Buried under the Tillerson firing headline this morning was news that US inflation is pleasantly subdued. Consumer prices are advancing at a slowing pace. Investors, spooked by the possibility of escalating price growth and tightening interest rate policy, were mollified when they learned that the Consumer Price Index (CPI) rose only a tepid 0.2 per cent in February, substantially slower than January’s 0.5 per cent advance. The CPI expanded 2.2 per cent year over year through February compared to 2.1 per cent through January, according to the Bureau of Labor Statistics. The “core” rate, which excludes food and energy, rose 1.8 per cent over the last 12 months.
Of the major price components, transportation costs rose the most over the last year, gaining 4.1 per cent. Their advance was fueled in large part by a 12 per cent surge in gasoline prices over the period. Airfare, remarkably, fell roughly 5 per cent in the interim, while the prices of new and used autos were flat. Medical costs and education, two persistently costly CPI components, were contained.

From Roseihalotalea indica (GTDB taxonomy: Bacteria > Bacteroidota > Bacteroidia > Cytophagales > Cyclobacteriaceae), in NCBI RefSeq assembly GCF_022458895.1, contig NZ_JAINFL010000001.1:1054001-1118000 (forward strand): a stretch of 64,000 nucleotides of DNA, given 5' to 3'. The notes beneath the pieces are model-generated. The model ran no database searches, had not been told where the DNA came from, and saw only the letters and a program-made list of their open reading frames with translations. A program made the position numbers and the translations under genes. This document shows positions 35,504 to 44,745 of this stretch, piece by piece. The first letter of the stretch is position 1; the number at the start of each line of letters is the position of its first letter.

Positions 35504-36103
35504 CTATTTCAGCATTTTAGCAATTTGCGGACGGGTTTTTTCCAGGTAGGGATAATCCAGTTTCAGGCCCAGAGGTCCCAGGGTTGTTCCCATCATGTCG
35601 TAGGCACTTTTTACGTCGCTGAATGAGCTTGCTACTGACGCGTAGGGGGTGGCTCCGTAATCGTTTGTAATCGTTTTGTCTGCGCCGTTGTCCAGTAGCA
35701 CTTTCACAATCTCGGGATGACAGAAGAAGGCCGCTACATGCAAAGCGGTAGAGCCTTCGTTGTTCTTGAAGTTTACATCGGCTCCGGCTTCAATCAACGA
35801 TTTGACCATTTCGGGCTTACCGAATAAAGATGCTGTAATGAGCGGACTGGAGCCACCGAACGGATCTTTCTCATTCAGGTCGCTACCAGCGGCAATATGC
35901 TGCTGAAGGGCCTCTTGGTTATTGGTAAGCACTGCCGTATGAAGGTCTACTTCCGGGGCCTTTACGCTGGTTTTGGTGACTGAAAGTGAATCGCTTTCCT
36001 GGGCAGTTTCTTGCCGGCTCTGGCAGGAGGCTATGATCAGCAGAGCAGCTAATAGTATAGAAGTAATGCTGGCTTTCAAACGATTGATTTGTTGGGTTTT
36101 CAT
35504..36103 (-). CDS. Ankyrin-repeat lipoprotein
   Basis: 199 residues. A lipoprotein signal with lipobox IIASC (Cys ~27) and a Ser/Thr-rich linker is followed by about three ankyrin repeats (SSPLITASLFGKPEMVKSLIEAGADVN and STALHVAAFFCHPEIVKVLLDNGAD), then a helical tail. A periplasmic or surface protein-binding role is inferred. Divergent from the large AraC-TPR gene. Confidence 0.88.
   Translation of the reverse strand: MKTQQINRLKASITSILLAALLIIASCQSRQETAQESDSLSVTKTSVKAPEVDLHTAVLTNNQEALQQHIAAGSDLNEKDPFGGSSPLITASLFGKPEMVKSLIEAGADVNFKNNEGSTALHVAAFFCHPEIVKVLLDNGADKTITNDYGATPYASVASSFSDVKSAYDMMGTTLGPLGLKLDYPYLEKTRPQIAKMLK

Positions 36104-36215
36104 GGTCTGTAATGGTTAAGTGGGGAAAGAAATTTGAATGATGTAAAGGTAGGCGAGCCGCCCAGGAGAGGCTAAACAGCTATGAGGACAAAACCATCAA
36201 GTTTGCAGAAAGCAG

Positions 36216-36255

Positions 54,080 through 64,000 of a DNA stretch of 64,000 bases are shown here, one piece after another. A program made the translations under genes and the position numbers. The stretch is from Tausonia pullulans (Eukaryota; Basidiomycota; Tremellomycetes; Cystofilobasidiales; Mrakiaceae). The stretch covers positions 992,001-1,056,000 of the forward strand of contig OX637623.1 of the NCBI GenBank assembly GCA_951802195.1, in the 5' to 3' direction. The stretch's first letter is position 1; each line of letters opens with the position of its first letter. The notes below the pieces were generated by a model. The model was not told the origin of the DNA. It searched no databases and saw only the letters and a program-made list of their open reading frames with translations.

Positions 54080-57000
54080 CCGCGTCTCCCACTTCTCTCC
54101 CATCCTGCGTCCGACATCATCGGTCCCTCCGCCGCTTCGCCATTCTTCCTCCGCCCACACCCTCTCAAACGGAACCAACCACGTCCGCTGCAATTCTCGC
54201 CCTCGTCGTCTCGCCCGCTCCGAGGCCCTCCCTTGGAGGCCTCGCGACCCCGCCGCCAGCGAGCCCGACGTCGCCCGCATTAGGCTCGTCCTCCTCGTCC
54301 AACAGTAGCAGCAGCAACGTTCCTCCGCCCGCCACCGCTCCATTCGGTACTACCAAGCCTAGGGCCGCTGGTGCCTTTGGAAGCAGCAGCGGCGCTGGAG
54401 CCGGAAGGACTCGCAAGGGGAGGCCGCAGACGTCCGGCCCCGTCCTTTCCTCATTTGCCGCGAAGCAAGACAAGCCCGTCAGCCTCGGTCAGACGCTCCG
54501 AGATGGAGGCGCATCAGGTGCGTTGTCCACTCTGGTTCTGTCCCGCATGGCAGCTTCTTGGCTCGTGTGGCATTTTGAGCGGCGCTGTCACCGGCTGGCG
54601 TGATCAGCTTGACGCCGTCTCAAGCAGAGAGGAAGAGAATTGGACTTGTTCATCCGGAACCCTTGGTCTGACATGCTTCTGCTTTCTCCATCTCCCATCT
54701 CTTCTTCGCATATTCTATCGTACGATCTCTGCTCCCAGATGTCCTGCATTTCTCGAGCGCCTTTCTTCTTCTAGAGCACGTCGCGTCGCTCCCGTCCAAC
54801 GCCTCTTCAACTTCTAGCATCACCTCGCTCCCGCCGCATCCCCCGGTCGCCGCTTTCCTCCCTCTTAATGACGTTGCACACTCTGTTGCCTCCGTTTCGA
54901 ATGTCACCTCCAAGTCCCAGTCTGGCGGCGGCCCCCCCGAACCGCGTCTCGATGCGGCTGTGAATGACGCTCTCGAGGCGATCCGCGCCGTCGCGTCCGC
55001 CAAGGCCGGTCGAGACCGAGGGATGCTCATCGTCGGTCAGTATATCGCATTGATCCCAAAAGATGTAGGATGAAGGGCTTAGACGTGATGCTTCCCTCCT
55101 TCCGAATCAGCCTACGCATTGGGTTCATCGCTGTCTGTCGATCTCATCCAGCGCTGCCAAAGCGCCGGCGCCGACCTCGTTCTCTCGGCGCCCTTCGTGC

Fed Chairman Jerome Powell must be breathing a sigh of relief. While the Federal Open Market Committee prefers the US Personal Consumption Deflator as its inflation gauge, today’s CPI news permits the Fed to pursue its normalization policy on a shallower trajectory. This suggests to me that interest rates will likely stay lower for longer, extending our “risk on” environment for now.